The changes in reimbursement have rankled doctors of optometry who say VSP is motivated by profit and not what's in the best interests of patients. VSP and Essilor have both messaged the doctors on the subject.
"Practices are going to have to make a decision to either encourage patients to make the product change to be able to cover costs or allow patients to stay with the lenses they currently use and the doctor take a loss on the products," Dr. Eiss says. "Again, this is not a decision a business should have to make in this manner."
The AOA has directly advised VSP's leaders of the profession's immediate concerns and will continue to press. In addition, also being targeted are policies of other vision plans that are interfering in the doctor-patient relationship.
"This is a top priority for the AOA and our payer advocacy resources, and we will be pressing our position with the plans in every way possible," Dr. Eiss says.
In the AOA's view, VSP's latest move follows a long line of profit-centric moves made by vision plan companies, which ultimately undermine patient care and choice. Due to this type of ongoing behavior by the vision plans, 23 states have enacted some form of statutory protection, which levels the playing field for patients and doctors of optometry from unscrupulous acts like this. Patient choice and clinical decisions should be made by those most prepared and impacted to do so, not by predetermined plans with only one goal in mind: profit.
An initial review indicates that some states' laws may prohibit such a restriction on choice in products. Additionally, the bi-partisan DOC Access Act (H.R. 3762), backed by 52 U.S. House members, the American Dental Association and the AOA, seeks to ensure that health care decision-making isn't controlled by plans or their anti-patient, anti-doctor policies, including through assured freedom of lab choice, sources and supplies. Vision plans vigorously oppose H.R. 3762 through their lobbying organization, the National Association of Vision Care Plans.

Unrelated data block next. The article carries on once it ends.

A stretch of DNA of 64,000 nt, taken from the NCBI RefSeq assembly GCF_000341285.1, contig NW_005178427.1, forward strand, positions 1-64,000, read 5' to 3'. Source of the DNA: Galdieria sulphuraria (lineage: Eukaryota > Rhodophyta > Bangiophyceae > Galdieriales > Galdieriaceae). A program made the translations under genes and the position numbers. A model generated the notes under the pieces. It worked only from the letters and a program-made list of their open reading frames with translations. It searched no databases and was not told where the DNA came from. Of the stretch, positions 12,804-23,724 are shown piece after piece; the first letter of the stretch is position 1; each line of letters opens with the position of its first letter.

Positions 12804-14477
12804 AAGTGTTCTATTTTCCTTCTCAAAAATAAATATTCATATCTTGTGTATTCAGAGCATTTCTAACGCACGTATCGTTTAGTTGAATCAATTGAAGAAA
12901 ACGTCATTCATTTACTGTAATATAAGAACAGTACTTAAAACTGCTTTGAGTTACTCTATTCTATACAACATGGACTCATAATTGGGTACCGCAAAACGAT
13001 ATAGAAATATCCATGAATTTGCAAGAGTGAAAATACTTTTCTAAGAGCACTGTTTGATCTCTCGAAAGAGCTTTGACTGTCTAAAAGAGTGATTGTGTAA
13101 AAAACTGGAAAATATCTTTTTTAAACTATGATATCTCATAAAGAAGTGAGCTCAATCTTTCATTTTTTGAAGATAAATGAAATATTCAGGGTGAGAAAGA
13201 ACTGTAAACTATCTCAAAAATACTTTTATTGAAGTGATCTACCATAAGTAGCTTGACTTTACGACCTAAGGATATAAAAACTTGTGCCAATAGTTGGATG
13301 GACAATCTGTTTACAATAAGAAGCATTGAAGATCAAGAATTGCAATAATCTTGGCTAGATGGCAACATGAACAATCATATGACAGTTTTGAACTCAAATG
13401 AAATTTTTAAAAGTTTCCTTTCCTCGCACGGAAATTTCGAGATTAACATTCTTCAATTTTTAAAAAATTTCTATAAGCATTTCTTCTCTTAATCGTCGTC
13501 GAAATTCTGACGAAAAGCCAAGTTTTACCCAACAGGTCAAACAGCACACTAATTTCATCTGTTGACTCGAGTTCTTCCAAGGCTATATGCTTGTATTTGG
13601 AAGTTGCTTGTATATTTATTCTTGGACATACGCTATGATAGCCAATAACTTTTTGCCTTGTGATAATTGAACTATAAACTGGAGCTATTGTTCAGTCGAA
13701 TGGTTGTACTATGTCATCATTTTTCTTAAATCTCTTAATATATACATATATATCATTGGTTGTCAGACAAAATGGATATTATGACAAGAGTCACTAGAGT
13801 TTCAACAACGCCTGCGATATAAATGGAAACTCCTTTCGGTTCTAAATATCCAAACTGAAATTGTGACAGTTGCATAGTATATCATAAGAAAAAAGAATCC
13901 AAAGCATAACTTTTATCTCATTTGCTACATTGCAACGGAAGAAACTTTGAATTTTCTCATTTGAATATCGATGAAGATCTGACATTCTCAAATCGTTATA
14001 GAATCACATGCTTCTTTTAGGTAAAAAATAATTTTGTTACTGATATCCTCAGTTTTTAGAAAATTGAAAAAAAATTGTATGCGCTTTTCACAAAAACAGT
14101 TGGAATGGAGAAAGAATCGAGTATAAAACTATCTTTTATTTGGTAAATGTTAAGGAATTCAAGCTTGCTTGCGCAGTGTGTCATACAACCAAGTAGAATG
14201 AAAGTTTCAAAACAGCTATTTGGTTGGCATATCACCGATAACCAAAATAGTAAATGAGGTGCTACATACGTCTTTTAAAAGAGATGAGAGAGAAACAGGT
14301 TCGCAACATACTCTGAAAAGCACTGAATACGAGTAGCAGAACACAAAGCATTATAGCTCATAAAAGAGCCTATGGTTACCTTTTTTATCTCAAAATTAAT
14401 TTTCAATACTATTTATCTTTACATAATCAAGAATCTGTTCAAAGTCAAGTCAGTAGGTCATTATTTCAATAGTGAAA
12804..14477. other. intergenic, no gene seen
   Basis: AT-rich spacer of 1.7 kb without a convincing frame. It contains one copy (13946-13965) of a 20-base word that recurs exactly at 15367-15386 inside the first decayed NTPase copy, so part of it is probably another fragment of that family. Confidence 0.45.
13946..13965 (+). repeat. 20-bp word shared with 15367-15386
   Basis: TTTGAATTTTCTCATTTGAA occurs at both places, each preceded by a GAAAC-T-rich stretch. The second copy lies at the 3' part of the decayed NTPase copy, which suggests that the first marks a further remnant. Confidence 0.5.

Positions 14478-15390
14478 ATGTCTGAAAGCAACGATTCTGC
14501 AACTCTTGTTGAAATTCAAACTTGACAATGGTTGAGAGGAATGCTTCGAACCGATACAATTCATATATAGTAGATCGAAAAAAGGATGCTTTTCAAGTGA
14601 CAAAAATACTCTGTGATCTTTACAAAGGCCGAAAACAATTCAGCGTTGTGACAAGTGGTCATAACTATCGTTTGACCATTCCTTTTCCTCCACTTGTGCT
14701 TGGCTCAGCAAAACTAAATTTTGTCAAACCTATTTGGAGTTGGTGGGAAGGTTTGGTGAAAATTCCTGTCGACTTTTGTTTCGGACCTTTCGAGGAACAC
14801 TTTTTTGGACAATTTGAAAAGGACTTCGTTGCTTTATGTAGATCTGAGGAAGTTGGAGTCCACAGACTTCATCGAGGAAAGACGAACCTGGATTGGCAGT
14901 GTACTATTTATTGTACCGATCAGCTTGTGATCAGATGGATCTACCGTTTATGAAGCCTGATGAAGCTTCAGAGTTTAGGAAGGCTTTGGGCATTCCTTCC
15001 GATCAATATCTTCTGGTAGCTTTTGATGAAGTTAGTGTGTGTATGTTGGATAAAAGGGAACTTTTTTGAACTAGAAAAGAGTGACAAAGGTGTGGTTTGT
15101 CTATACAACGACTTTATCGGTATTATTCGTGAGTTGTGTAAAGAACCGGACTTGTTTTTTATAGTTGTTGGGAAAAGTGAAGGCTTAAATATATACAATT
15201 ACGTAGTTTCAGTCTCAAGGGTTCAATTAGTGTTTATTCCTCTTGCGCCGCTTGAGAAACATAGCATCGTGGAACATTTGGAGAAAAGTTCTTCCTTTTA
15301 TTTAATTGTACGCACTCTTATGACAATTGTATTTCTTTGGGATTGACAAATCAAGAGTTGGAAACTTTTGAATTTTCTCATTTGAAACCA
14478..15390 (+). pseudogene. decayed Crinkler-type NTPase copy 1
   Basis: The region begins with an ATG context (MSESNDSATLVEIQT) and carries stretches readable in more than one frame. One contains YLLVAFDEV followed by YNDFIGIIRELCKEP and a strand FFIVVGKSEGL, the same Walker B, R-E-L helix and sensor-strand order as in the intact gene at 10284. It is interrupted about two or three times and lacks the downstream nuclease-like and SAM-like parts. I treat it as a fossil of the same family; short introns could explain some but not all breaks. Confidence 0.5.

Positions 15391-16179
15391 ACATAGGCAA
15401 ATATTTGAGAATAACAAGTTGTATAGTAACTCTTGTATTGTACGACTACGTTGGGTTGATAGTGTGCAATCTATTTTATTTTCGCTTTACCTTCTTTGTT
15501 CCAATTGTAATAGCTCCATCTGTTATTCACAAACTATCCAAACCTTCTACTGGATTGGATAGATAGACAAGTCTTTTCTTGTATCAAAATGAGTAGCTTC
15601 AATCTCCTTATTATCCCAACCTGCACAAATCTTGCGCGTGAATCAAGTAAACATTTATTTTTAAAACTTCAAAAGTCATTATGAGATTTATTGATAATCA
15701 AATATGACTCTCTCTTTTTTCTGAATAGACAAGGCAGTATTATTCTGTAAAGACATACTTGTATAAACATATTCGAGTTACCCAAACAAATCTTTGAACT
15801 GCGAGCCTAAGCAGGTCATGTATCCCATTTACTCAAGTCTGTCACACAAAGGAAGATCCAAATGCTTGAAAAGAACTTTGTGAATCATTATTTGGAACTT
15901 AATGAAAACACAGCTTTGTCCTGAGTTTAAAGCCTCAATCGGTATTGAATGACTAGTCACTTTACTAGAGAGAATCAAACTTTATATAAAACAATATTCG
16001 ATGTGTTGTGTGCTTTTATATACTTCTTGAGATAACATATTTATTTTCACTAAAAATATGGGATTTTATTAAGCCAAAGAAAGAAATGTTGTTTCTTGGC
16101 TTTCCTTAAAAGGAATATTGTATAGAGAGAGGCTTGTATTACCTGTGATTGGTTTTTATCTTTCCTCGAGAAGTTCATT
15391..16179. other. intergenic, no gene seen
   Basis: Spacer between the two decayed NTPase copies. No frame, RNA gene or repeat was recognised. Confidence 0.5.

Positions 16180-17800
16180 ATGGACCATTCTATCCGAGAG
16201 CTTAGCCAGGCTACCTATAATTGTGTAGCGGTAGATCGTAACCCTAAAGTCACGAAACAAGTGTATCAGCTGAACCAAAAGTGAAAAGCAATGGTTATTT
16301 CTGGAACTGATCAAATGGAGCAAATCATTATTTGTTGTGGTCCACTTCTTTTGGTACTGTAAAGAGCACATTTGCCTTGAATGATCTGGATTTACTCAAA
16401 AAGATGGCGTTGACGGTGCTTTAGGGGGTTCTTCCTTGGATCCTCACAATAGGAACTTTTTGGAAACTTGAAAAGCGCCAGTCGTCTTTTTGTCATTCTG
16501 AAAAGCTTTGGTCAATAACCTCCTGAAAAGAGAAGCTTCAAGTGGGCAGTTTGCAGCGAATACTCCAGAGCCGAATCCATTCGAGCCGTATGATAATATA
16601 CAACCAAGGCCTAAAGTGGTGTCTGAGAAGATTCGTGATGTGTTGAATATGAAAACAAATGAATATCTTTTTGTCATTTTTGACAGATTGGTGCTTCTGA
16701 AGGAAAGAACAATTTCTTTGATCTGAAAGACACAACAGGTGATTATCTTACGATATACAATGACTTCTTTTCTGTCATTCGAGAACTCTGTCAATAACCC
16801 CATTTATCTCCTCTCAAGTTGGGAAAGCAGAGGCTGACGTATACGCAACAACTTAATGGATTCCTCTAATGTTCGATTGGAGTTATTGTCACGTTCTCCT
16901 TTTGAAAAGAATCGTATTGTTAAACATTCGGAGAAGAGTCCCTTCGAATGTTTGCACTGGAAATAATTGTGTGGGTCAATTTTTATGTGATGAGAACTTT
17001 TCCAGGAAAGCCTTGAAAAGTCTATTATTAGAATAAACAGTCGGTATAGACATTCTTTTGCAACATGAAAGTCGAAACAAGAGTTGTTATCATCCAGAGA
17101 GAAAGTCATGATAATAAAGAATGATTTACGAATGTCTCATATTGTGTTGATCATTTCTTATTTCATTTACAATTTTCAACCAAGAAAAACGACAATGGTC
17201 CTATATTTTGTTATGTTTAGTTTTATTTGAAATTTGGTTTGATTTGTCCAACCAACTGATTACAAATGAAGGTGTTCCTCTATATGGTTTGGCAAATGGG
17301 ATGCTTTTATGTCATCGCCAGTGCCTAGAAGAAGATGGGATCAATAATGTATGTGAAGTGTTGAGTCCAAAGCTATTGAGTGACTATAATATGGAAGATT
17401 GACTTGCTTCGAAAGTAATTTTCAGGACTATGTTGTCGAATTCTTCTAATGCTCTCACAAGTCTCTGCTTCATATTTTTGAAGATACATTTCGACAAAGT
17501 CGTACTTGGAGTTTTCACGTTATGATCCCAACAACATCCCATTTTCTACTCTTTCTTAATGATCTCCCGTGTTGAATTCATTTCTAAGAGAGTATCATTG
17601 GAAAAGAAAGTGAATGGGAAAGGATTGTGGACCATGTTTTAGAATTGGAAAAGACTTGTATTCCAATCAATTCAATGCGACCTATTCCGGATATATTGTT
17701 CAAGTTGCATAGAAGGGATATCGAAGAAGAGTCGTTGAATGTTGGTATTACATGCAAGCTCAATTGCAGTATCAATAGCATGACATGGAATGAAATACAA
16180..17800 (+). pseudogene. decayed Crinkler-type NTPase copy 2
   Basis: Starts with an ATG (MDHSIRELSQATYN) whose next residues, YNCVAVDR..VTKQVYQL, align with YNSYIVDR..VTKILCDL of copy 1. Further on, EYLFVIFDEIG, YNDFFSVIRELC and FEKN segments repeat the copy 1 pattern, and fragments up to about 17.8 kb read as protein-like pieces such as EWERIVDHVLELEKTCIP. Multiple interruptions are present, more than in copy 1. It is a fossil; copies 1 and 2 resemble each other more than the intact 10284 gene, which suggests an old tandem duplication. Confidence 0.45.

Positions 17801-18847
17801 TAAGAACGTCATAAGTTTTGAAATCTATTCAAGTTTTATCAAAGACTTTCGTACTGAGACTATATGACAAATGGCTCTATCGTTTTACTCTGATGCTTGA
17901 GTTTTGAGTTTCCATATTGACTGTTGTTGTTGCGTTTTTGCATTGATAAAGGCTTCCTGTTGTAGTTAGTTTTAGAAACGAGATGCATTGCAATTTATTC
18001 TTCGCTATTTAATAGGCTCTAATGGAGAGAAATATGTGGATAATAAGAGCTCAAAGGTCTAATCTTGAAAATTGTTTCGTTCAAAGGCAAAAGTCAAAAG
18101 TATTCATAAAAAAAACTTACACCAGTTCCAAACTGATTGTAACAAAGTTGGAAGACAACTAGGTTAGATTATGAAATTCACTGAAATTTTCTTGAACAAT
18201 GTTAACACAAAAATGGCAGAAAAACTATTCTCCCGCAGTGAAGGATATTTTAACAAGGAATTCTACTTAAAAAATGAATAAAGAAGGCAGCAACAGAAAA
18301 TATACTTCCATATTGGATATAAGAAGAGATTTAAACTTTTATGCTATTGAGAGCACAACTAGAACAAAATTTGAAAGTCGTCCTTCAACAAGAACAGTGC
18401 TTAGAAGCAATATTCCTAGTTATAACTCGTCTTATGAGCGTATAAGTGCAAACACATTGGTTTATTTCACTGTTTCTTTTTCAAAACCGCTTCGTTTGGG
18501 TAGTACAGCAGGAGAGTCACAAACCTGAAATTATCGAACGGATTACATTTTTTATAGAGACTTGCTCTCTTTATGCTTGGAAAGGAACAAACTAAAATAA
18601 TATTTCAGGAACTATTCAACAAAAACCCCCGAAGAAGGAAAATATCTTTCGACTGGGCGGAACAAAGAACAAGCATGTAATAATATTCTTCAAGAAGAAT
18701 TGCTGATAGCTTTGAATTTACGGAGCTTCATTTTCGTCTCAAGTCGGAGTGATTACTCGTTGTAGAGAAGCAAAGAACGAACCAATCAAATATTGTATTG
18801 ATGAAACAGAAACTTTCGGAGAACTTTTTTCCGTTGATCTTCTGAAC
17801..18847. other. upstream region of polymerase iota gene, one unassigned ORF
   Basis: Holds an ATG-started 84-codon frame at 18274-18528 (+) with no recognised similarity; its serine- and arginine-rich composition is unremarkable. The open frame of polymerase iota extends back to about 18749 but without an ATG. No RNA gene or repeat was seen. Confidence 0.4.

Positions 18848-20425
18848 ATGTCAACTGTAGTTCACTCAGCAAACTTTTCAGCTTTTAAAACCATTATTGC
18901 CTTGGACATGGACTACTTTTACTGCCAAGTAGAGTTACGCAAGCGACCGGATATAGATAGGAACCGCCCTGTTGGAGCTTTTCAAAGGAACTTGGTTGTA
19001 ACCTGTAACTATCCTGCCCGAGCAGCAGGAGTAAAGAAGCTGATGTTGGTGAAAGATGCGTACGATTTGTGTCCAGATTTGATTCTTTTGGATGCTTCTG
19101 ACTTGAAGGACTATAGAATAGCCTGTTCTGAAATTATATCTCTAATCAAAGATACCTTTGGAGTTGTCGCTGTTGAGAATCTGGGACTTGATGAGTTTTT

What can AOA members do?
Doctors are encouraged to reach out to their local VSP representatives and underscore their concerns regarding the flawed policy. In addition, doctors should reach out to the AOA to share how these policies affect their practice or patients, or express other concerns about plan policies, via email to AOATPC@aoa.org.
The prior-authorization requirement ended July 1, 2022, for all patients—except Medicare Advantage in Georgia and Florida—a year after the AOA and other groups decried Aetna’s decision.
Medicare Advantage Organizations’ denials of prior authorization requests raise flags in HHS report and prompt AOA’s third-party advocacy outreach on behalf of optometry practices.
Direct third-party advocacy remains a critical component of the AOA and affiliates’ mission, helping support practice success by ensuring patients can freely access the broadening scope of eye health and vision care delivered by optometry. But advocacy requires a team effort, and optometry’s advocates have an opportunity this spring to help bring about the payer changes the profession needs.